MusicWorks Atlanta is now shipping The Guide to MIDI Orchestration, a reference for creating maximum orchestral realism with current technology.
Since its initial release in 1997, Paul Gilreath’s The Guide to MIDI Orchestration has been the premiere text on creating realistic emulations of a symphony orchestra using samplers and computer recording techniques. Recent years have seen huge advances in sampling technology. Likewise, the demands put on the MIDI composer to produce extremely realistic orchestral textures have never been higher. Now in its 3rd edition, The Guide to MIDI Orchestration explains how to merge this ever-expanding technology with the artistry of orchestration to produce the most lifelike recordings possible.
“As sampling technology has changed over the last four years, the MIDI composer now has many new tools at his disposal. The large number of high quality orchestral libraries, plug-ins, and software samplers currently available can greatly increase the potential realism, but the process of putting the composition together can be overwhelming,” states Paul Gilreath, author and president of MusicWorks Atlanta. “In writing this book, I have tried to present MIDI orchestration in a methodical manner, so that it becomes a less complicated process for the end user.”
The book is written for composers, arrangers and MIDI musicians of all levels and will be helpful to game composers, film and television composers, traditional orchestral composers, teachers, instructors and the serious hobbyist. The Guide to MIDI Orchestration is a one-of-a-kind text that includes orchestration techniques and how to implement them into the MIDI environment, helping composers achieve successful and realistic MIDI orchestrations.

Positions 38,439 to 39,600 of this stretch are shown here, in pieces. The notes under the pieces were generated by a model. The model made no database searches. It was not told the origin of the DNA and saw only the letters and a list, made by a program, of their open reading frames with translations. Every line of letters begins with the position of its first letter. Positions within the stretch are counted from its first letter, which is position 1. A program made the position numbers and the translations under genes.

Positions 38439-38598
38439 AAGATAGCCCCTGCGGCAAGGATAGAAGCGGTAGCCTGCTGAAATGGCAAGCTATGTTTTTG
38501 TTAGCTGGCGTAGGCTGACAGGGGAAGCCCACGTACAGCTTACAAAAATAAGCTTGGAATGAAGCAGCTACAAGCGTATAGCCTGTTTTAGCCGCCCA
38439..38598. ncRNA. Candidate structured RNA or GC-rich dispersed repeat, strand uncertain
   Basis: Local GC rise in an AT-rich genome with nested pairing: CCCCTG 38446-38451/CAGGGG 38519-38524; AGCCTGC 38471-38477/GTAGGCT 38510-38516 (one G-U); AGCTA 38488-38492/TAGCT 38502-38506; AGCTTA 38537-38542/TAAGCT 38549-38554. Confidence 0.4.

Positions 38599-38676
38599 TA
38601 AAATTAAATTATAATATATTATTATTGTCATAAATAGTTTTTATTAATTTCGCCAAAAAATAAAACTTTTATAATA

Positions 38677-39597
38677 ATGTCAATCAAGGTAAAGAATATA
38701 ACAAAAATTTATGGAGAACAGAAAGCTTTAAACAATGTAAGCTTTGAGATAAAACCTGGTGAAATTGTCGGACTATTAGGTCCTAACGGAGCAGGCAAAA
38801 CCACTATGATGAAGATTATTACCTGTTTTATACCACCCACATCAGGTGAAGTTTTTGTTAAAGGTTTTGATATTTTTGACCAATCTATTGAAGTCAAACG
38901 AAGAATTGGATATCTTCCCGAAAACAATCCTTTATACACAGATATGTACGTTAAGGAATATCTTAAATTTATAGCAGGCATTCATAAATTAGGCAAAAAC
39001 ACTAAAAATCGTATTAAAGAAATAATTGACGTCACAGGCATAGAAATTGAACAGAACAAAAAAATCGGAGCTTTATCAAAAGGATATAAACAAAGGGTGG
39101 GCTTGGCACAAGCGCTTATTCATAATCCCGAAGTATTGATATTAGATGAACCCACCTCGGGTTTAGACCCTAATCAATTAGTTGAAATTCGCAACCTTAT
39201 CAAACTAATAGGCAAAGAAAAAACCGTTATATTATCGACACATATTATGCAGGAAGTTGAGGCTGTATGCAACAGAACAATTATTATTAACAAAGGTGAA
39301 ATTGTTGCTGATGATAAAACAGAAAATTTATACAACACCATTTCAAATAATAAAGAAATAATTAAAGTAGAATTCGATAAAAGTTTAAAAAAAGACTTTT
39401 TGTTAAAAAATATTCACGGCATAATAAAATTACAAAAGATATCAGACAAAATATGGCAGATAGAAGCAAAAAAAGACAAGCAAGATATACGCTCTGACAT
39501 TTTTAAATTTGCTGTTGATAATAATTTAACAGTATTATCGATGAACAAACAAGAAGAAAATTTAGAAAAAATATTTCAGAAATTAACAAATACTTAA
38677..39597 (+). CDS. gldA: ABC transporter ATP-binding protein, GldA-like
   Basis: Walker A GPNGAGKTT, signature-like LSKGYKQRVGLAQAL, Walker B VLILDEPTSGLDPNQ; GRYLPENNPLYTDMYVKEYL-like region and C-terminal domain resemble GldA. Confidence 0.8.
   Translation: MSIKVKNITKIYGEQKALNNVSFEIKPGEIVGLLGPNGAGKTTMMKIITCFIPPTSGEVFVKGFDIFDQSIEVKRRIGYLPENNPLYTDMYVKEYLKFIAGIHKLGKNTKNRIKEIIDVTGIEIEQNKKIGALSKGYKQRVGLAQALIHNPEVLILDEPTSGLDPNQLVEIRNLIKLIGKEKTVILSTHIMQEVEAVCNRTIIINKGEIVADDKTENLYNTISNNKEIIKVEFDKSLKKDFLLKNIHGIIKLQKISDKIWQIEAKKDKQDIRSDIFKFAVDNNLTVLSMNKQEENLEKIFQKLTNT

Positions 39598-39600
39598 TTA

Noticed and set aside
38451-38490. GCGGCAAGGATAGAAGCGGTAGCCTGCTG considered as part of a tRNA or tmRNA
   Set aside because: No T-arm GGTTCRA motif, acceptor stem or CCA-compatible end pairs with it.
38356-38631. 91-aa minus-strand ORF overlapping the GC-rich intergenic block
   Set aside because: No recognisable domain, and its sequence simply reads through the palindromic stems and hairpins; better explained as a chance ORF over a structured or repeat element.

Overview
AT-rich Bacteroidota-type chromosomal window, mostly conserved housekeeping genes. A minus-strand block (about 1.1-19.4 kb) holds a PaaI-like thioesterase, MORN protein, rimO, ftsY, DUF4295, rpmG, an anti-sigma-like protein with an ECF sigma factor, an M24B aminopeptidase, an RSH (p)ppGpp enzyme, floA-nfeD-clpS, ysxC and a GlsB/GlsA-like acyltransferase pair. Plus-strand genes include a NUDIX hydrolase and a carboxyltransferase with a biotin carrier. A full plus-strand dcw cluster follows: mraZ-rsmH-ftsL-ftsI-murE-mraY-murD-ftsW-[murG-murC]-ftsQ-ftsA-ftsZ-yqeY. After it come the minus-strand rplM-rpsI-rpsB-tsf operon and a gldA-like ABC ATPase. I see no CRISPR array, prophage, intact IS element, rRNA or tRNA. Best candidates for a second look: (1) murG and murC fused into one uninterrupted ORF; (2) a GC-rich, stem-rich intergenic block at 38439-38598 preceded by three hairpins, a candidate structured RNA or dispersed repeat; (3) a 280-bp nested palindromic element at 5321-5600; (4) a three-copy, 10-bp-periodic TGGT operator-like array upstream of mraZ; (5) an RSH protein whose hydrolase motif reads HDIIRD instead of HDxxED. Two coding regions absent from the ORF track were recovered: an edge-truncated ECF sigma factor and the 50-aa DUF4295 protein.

Detailed information on each instrument’s timbre, range and uses is included. Specific orchestration techniques are discussed, including how to use the various instruments for accompaniment and melody, how to approach an orchestration from the ground up and how to achieve balance and interest within the orchestration. Gilreath then translates these elements into the MIDI and sampling environment, providing a clear and precise approach that will allow the reader to employ the necessary techniques with assurance. Chapters on studio setup and requirements, effects processing and plug-in considerations, DAW choices and mixing guidelines highlight the text. Included are detailed reviews and recommendations of the major orchestral libraries. Insightful interviews with industry heavyweights including mastering engineers Bob Katz and Bob Ludwig, library developers Eric Persing, Doug Rogers, Gary Garritan and Herb Tucmadl, and many working composers provide useful, real-world knowledge that can be implemented into your work on a daily basis.
The Guide to MIDI Orchestration is available in full four-color process hardcover (703 pages) at http://www.musicworks-atlanta.com for $69.95.